Libraries

Libraries

The Big Ten Academic Alliance Library Initiatives focus on three objectives--optimizing student and faculty access to the combined resources of our libraries; maximizing cost, time, and space savings; and supporting a collaborative environment where library staff can work together to solve their mutual problems.

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BTAA Critical Pedagogy Symposium
The BTAA Critical Pedagogy Team will host a half-day online event to explore challenges and strategies for both integrating anti-racist practices into instructional settings and developing collective action around anti-racist instructional practices.
big ten open books
Big Ten Open Books
Big Ten Open Books connects readers everywhere to fully accessible, trusted books from leading university presses. Established as a new model for open-access publishing focused on equity and inclusion, we invite you to explore our Gender and Sexuality studies collection.
BIG Collection: Resource Access Policy Harmonization Report
The Resource Access Policy Harmonization pilot team is pleased to share their final report. Aspirational in nature, the report includes the new BTAA Resource Sharing Agreement plus Scanning Standards; reaffirms the Principles and Protocols for Sharing Special Collections within the Big Ten; and articulates important next steps for future pilot projects and working group investigations.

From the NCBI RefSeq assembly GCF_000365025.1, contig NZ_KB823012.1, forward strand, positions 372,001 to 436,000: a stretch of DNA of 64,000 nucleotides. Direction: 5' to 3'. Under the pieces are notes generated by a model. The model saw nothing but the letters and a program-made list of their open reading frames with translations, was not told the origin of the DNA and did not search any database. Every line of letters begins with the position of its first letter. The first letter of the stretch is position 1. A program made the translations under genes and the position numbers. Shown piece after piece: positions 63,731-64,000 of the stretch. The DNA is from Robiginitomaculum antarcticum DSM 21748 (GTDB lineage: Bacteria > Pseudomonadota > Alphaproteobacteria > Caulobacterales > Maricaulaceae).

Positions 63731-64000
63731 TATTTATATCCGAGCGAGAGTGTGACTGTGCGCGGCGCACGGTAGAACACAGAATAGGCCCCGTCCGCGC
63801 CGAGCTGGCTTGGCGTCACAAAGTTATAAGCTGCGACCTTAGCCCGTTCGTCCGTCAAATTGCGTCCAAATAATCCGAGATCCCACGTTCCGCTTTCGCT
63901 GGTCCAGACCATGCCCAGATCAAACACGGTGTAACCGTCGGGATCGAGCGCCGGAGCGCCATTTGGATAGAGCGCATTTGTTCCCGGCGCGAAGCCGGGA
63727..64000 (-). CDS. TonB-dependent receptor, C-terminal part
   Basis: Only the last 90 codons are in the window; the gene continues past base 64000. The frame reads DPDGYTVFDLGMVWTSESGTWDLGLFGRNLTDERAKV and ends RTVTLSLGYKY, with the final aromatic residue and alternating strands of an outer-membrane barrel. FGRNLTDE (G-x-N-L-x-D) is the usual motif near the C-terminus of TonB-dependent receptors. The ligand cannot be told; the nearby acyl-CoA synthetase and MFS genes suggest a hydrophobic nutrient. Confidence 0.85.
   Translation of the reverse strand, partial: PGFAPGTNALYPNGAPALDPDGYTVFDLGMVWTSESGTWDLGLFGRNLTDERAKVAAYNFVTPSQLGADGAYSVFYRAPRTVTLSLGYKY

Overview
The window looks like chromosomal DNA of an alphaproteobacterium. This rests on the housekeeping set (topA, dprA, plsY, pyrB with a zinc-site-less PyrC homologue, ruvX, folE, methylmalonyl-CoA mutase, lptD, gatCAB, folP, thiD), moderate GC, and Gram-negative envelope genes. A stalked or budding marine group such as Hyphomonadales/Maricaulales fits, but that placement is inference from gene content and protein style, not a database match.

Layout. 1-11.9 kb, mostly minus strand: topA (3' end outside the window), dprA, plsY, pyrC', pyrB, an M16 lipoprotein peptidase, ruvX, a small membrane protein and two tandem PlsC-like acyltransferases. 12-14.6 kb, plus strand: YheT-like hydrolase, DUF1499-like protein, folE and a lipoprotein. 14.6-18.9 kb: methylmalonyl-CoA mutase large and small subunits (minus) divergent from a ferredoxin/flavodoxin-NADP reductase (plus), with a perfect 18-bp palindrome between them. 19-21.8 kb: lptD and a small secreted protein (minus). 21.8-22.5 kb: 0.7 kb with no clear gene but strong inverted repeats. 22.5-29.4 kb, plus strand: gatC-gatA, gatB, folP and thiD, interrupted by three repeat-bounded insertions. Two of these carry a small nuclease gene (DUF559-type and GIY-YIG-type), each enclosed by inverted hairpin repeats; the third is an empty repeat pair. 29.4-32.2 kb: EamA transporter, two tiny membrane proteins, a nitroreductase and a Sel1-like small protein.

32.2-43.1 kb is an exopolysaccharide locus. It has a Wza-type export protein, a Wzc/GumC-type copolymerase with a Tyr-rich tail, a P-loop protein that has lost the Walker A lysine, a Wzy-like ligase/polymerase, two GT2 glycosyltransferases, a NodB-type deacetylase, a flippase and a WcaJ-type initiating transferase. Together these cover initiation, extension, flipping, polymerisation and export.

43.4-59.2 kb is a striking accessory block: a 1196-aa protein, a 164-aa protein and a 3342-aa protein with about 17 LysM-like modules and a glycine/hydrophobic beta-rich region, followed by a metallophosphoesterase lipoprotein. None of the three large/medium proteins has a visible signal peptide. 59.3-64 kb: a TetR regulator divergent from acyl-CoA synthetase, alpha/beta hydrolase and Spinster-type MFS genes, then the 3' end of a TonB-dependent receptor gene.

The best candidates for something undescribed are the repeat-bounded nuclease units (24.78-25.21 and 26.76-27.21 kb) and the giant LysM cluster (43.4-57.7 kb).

Library News


Library Directors Respond to Pricing Proposal for Scientific American

Jan 4, 2010, 16:50 PM

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The Library Directors of the CIC member universities share the concern, expressed by librarians elsewhere, that Nature Publishing Group’s proposed site-license pricing for Scientific American is unacceptable.

NPG recently took control of this title from another publisher, proceeding to raise the library print subscription price almost seven-fold, and the electronic site-license price at 10 times the cost of a print subscription. The Nature publishing company has a history of aggressive pricing practices for its specialized scholarly journals, and is apparently intent on applying these practices to the more general interest content it acquires.

Scientific American is an example of such a popular magazine that research libraries license to further the cultural awareness of non-specialist students and faculty.  As a popular magazine, however, it is readily accessible to interested readers through personal subscription and retail store sales, so libraries are right to resist undue price increases that would compromise their ability to support more specialized scholarly journals.

While the pricing of a single magazine or journal like Scientific American does not seriously imperil the bottom line of larger libraries, the pattern of commercial publishers buying up titles—scholarly or popular—with the intention of raising prices out of proportion to the costs of production and distribution, is indeed a serious threat to libraries and readers. The CIC libraries will work with our students and faculty to resist these predatory business practices that undermine our shared commitment to the broadest possible dissemination of knowledge.